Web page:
The Imposter | Movie review
Bart Layton’s documentary bids to be this year’s Capturing the Friedmans.
This year’s bid to join Capturing the Friedmans and The Thin Blue Line in the ranks of Ouroboros-ian true-crime docs, The Imposter doesn’t quite get there—perhaps because the filmmakers aren’t doing their own sleuthing but recounting an already well-documented case. No matter. The story itself is riveting, thanks in large part to its central figure: Frédéric Bourdin, a serial fabulist who in 1997 convinced Spanish authorities he was Nicholas Barclay, a San Antonio boy who had gone missing three years prior. The fact that he had the wrong eye color, a different build and spoke with a French accent was apparently of little consequence to them or to Nicholas’s family, who may simply have believed what they wanted to believe.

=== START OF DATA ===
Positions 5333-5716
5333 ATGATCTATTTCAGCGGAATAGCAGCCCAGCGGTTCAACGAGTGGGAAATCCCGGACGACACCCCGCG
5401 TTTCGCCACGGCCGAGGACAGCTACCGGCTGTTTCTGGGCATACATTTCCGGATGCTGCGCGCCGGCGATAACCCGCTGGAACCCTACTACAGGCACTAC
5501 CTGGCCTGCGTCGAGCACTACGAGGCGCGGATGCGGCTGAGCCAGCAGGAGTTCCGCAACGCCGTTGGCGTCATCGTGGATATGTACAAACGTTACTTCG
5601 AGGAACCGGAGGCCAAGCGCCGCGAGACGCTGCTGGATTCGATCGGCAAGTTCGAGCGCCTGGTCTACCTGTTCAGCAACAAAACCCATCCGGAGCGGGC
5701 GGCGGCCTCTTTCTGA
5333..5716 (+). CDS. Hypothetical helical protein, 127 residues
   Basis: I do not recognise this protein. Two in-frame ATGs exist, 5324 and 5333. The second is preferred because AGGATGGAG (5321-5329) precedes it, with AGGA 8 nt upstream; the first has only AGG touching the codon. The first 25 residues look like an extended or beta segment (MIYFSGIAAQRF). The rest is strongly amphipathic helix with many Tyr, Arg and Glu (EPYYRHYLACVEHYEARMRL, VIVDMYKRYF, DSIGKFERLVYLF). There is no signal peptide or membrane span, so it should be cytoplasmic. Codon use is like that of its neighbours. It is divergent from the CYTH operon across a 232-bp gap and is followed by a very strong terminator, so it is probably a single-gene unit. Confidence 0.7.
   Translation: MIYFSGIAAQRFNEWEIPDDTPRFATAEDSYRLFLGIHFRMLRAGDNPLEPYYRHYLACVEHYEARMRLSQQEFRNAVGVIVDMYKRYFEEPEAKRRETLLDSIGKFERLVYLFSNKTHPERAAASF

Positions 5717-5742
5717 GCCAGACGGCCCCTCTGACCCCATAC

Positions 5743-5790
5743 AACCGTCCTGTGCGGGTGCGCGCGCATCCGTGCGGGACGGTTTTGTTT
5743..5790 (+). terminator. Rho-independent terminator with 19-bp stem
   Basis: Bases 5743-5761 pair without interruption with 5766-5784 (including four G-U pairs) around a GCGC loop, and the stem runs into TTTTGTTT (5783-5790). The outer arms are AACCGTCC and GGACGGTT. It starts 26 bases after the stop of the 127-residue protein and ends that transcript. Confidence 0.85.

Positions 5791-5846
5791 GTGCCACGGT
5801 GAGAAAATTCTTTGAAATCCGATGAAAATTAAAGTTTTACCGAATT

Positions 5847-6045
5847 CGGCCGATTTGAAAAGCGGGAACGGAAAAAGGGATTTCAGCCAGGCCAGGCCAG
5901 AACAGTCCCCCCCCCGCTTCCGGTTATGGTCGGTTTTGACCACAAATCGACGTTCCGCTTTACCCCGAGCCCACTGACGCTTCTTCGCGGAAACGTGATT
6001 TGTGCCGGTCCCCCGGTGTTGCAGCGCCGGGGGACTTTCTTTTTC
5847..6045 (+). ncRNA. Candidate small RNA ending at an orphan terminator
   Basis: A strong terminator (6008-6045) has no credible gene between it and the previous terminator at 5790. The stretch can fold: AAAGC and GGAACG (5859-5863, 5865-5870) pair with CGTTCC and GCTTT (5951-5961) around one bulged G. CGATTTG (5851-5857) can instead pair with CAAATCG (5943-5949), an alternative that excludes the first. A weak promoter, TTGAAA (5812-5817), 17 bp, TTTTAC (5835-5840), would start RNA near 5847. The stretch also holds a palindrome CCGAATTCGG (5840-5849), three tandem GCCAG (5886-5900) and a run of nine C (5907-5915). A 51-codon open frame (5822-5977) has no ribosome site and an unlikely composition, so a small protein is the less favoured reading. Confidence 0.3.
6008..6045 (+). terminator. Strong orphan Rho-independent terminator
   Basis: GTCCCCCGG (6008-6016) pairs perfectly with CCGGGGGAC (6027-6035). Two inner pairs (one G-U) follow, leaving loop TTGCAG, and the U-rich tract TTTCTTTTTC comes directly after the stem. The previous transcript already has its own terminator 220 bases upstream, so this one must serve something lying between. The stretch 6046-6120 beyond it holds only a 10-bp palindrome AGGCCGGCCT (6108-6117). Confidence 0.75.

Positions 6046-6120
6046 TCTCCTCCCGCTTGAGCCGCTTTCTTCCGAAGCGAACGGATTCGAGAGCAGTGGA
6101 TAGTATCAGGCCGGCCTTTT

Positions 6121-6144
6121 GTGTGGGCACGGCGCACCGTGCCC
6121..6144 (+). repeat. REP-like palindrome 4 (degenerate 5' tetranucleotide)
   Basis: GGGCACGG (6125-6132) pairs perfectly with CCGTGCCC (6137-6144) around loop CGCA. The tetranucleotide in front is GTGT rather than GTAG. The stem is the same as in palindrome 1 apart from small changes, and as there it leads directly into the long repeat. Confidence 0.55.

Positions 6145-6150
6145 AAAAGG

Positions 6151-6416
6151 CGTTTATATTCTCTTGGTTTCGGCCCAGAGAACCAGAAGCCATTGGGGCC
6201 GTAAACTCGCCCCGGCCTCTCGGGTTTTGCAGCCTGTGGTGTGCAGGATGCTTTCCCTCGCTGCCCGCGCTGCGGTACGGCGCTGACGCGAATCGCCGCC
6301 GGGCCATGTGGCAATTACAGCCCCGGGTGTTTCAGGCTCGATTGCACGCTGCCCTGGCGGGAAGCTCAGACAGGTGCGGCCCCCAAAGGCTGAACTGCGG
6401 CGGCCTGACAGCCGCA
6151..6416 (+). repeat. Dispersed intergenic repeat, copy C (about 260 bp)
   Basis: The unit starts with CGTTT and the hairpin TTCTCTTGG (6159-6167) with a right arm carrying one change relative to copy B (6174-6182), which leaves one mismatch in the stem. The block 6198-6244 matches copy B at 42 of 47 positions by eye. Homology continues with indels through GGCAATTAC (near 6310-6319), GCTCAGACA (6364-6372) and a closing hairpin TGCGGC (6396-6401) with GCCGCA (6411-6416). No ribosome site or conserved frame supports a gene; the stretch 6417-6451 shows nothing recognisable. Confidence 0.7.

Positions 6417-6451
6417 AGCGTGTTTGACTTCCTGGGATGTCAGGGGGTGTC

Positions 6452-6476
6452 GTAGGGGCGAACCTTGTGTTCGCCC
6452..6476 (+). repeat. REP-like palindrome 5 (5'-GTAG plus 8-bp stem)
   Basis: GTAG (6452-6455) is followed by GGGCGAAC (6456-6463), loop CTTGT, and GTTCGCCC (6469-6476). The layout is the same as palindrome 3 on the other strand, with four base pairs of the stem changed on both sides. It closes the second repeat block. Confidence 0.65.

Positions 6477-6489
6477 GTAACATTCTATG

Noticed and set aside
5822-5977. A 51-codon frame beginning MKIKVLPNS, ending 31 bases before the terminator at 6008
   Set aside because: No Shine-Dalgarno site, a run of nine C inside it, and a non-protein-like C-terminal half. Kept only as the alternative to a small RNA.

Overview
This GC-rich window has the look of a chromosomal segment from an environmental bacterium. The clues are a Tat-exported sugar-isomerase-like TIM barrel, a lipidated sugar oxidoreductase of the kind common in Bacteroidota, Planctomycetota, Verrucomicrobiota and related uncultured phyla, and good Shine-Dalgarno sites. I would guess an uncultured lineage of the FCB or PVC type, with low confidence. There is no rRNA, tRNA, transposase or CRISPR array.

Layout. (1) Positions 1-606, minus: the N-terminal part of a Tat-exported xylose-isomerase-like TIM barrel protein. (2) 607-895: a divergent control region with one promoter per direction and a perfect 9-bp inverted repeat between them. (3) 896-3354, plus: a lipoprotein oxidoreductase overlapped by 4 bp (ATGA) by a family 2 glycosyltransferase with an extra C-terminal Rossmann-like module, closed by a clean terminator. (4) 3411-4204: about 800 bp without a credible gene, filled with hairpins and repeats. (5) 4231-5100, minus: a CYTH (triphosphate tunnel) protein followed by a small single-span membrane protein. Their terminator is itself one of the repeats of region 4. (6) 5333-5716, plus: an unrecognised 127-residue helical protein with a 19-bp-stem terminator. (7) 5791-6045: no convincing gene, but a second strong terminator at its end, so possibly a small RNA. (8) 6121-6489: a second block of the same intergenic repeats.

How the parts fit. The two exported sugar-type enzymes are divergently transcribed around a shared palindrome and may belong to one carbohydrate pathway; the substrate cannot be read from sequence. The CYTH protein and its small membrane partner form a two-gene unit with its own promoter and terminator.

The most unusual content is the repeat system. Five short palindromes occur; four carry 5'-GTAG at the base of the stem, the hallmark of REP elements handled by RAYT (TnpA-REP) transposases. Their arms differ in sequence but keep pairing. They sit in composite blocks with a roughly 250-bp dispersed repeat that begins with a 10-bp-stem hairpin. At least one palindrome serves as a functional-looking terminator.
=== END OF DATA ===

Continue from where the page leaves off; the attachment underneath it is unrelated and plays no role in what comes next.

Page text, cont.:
The Imposter is as much about movies’ own power to deceive as it is about the scam itself. Director Bart Layton pulls off a subtle trick: At times, he tantalizes viewers with Bourdin’s behind-the-scenes details on how he could fake knowledge he clearly did not have. At others, Layton keeps viewers in the dark, doling out information at strategic intervals so that our own credulity is called into question. (The use of reenactments is often suspect in documentaries; here it fits the general theme.) The film is rarely more chilling than when the cheery Bourdin, implausibly eager to share, comes to seem like the most trustworthy man in the room.